Skip to main content
Premium Trial:

Request an Annual Quote

Dolomite, GigaGen Collaborate on Droplet Merger Chip for Genetic Analysis

NEW YORK (GenomeWeb News) – Dolomite today announced a collaboration with GigaGen to develop a new droplet merger chip for massively parallel single cell genetic analysis.

The two firms also have a licensing deal to offer the technology later this year to academic researchers, as well as commercial scientists.

Financial and other terms were not revealed.

The new glass microfluidic chip enables fast and consistent merging of two individual droplet streams and has applications that include DNA amplification, biochemical analysis, single cell analysis, and high-throughput experimentation, Dolomite said.

The company added that while other methods use "expensive and bulky" high voltage electronics to merge droplets by electrostatic forces, its technology squeezes droplets together in a "carefully designed merging chamber," resulting in a microfluidic device, "which points the way to low cost disposable chips in future versions."

Dolomite designs and develops microfluidic systems and devices and has offices in the US and the UK.

Based in the San Francisco, GigaGen develops genetic-based diagnostics that combines microfluidics, next-generation sequencing, and bioinformatics, according to its website.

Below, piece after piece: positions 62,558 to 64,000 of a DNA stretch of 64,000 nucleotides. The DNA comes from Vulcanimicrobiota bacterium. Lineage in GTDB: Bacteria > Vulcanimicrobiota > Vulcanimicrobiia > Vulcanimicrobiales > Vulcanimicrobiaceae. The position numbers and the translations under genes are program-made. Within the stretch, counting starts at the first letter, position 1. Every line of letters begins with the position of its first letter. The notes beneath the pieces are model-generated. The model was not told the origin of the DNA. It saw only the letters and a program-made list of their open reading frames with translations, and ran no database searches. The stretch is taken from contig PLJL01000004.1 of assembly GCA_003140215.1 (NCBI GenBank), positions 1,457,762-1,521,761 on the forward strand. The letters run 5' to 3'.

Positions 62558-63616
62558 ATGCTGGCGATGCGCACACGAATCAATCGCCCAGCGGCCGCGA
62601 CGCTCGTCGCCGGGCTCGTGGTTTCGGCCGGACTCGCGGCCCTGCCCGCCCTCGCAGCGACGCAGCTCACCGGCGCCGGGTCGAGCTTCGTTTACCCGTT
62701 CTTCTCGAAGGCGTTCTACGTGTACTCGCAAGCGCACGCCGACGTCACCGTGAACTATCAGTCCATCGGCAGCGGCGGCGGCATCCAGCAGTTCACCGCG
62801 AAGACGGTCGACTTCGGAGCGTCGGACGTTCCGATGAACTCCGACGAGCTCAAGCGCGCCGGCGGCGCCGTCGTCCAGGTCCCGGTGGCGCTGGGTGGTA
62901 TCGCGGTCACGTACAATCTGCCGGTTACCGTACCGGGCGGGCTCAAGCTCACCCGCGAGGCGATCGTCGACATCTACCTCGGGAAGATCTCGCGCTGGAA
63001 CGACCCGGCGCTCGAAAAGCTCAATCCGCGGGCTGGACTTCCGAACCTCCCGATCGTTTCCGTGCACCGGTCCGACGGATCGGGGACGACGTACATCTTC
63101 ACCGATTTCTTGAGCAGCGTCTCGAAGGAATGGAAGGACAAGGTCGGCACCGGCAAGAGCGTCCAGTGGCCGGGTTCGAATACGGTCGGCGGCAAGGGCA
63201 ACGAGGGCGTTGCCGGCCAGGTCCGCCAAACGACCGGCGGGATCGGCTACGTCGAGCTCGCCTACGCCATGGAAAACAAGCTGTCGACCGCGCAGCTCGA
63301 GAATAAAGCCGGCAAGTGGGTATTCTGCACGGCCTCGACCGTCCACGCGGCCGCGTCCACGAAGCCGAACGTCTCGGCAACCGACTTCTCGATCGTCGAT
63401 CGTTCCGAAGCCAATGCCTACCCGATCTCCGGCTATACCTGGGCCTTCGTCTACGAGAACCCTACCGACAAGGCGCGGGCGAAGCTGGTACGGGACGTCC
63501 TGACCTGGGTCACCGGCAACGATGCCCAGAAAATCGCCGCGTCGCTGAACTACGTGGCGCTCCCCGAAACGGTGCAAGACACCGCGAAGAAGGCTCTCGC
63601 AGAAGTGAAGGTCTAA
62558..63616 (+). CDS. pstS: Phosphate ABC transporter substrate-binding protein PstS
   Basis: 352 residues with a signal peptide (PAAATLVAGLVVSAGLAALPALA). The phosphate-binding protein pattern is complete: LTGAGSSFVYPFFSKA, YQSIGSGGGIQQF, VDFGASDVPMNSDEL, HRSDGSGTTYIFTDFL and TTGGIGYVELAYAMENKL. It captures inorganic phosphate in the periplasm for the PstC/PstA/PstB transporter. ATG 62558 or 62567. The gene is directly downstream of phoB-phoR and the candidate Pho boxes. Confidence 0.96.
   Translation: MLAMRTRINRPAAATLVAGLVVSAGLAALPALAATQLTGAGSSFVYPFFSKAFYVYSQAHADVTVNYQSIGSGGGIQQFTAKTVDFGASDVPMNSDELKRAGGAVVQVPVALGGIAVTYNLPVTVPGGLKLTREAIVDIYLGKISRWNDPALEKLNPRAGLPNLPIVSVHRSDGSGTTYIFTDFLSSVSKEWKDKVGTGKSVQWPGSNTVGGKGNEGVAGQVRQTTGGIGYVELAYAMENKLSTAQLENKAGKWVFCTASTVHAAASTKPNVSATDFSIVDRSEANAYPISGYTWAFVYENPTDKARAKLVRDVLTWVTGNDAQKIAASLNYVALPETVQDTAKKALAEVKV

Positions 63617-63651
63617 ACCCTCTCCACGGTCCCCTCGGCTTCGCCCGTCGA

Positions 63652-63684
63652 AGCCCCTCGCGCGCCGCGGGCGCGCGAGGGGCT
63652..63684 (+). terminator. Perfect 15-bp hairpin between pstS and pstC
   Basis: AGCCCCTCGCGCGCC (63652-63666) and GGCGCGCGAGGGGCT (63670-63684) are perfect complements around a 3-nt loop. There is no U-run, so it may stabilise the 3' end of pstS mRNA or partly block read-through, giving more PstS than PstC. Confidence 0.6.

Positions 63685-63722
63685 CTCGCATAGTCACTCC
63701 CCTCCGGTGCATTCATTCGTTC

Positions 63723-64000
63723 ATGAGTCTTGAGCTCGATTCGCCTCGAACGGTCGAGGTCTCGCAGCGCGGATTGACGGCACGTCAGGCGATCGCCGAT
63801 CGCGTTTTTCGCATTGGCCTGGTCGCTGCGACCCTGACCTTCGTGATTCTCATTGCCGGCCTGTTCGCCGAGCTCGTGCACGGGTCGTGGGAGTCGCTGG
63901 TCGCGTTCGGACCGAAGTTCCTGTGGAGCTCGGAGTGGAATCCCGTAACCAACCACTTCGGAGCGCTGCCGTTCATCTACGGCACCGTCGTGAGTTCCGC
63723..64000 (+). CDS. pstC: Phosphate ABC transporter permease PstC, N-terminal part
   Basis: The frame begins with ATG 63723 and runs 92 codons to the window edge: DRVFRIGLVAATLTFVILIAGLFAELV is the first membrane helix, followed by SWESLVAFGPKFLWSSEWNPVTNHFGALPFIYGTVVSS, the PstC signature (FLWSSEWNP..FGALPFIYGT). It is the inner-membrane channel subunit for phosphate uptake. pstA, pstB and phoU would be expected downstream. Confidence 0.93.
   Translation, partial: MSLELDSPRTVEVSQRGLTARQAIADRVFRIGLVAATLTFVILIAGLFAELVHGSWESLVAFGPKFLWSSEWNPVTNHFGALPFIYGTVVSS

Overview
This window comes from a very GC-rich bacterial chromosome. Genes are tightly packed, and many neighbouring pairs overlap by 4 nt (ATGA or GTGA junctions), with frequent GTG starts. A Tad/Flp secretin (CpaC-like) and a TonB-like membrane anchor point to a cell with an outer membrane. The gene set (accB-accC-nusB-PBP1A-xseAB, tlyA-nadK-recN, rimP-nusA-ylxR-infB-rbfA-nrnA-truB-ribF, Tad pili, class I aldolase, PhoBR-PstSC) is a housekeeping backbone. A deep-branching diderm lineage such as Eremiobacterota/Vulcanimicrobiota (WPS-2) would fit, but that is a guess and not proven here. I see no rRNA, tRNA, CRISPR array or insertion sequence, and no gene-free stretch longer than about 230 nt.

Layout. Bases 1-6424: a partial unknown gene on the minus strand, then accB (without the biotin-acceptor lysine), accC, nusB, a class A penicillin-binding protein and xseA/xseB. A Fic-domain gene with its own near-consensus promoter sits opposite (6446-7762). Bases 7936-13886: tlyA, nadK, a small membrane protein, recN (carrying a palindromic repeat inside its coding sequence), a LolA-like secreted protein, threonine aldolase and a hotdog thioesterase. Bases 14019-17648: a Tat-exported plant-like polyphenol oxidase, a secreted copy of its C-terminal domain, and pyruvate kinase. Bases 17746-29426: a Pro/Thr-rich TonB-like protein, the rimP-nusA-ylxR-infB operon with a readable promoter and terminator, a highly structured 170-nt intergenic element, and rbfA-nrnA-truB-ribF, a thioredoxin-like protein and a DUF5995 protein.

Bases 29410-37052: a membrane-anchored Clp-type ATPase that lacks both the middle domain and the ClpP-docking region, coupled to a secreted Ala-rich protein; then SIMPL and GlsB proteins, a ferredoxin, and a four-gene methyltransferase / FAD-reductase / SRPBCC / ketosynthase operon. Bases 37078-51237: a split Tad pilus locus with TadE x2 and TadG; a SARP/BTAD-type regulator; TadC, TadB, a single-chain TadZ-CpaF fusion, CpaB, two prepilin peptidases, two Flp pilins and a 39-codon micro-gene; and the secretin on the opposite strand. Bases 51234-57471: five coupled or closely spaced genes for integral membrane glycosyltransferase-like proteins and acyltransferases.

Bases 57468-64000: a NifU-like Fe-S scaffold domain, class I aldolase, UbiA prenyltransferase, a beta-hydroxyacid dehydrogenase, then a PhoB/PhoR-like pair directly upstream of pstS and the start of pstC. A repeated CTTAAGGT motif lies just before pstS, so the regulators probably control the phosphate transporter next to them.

The Scan

Harvard Team Report One-Time Base Editing Treatment for Motor Neuron Disease in Mice

A base-editing approach restored SMN levels and improved motor function in a mouse model of spinal muscular atrophy, a new Science paper reports.

International Team Examines History of North American Horses

Genetic and other analyses presented in Science find that horses spread to the northern Rockies and Great Plains by the first half of the 17th century.

New Study Examines Genetic Dominance Within UK Biobank

Researchers analyze instances of genetic dominance within UK Biobank data, as they report in Science.

Cell Signaling Pathway Identified as Metastasis Suppressor

A new study in Nature homes in on the STING pathway as a suppressor of metastasis in a mouse model of lung cancer.